The Student News Site of Center Grove High School


The Student News Site of Center Grove High School


The Student News Site of Center Grove High School


From children to champions

As wrestling team celebrates senior night, seniors look back at a decade of friendship
Photo Contributed
The Center Grove elementary school wrestling team from 2017 poses in front of a trophy following the state finals. A majority of this state-winning elementary school wrestling team went on to wrestle together, such as senior Charlie LaRocca and junior Silas Stits.

Over the years, members of the Center Grove wrestling team have grown up together in the program. From training intensely under Center Grove High School strength-and-conditioning coach Marty Mills in their novice years to becoming state runners-up under the direction of wrestling coach Maurice Swain, this group of wrestlers has created a strong bond. A portion of the senior class – Charlie LaRocca, Noah Clouser, Reese Courtney, Nate Johnson and Kaden McConnell, as well as juniors, Eddie Goss, Julian Weems and Silas Stits – have grown up beside each other on and off the mat.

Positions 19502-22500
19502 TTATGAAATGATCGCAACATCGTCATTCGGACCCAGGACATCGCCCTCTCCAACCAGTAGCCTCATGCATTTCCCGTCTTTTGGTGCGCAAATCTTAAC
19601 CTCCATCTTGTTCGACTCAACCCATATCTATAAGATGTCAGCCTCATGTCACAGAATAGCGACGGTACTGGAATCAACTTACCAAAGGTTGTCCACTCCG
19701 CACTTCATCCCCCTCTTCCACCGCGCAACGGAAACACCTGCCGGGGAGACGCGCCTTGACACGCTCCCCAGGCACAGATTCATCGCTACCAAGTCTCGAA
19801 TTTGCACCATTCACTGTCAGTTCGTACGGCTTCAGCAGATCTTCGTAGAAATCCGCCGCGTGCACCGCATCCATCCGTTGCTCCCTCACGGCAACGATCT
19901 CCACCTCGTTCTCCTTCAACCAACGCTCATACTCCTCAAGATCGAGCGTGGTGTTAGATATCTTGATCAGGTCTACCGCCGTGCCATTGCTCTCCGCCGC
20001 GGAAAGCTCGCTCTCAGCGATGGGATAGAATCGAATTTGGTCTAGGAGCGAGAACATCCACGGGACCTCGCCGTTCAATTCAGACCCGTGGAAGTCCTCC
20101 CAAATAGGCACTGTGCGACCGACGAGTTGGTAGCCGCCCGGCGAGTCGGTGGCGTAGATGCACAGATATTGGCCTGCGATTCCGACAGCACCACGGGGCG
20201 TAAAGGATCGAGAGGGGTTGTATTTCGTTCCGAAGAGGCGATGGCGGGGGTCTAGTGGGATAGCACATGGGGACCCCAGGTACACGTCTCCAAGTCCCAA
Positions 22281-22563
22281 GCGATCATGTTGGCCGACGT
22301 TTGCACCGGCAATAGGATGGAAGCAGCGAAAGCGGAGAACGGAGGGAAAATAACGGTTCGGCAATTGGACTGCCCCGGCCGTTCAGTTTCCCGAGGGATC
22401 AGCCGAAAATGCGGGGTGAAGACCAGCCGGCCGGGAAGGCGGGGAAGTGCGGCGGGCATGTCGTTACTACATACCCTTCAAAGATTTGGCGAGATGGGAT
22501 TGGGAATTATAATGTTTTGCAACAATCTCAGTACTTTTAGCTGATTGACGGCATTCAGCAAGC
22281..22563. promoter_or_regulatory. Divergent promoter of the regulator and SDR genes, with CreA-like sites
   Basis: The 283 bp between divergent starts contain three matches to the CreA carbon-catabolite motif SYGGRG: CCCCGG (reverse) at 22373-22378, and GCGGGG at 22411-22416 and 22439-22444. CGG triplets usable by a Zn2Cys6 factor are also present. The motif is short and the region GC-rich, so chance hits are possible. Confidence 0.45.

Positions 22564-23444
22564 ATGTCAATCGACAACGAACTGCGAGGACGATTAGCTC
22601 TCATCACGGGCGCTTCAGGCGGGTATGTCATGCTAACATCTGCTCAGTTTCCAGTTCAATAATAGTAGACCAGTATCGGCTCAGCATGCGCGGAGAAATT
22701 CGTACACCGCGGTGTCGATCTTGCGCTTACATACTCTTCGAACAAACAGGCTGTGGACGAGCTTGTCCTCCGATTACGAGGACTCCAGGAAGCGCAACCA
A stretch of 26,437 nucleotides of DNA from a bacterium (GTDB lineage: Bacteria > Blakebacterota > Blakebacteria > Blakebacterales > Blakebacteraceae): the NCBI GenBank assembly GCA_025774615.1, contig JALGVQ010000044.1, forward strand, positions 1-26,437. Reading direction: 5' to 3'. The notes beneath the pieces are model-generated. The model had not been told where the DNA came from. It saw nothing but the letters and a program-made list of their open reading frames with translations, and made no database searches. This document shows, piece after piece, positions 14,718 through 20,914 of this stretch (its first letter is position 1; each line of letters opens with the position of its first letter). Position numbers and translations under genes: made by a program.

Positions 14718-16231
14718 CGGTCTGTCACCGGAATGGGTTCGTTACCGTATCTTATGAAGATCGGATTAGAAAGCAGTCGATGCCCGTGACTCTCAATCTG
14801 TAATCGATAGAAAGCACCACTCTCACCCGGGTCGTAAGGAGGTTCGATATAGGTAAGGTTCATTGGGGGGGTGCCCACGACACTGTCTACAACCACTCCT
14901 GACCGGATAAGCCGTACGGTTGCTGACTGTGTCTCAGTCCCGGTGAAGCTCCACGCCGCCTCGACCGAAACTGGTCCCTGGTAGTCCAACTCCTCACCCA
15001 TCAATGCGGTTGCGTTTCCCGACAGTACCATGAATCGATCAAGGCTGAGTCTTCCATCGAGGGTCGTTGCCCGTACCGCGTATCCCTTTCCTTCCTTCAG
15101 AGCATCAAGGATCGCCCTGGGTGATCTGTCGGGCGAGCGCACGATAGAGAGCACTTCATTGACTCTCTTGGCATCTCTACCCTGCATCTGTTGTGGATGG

Mills had breathed his passion for wrestling into this group of kids since the beginning. Whether they were lifting in his garage or drilling with each other in the wrestling room, Mills always found ways to bring energy into practices.

“Coach Mills would bring a lot of energy, so he made it fun to work hard,” Courtney said. “It’s kind of an addicting feeling. It was nice to get into practice, work hard and feel good about it. It was all love, even when he was mad at you, You knew it was because he wanted you to do well.”

When the team tried to recall memories from their time wrestling together in elementary school, there was one common denominator, which was their relationship with Mills and his passion for the sport.

“There was one specific tournament we went to in elementary school where we were tied for first place with another team, but they didn’t let us wrestle the other team,” Clouser said. “The tournament just gave us second place, and Marty got really pumped up about that and let everyone at the tournament know how he felt about the unfair treatment.” 

Victories experienced by these wrestlers during their youth stick with them many years later, which can be nostalgic for some.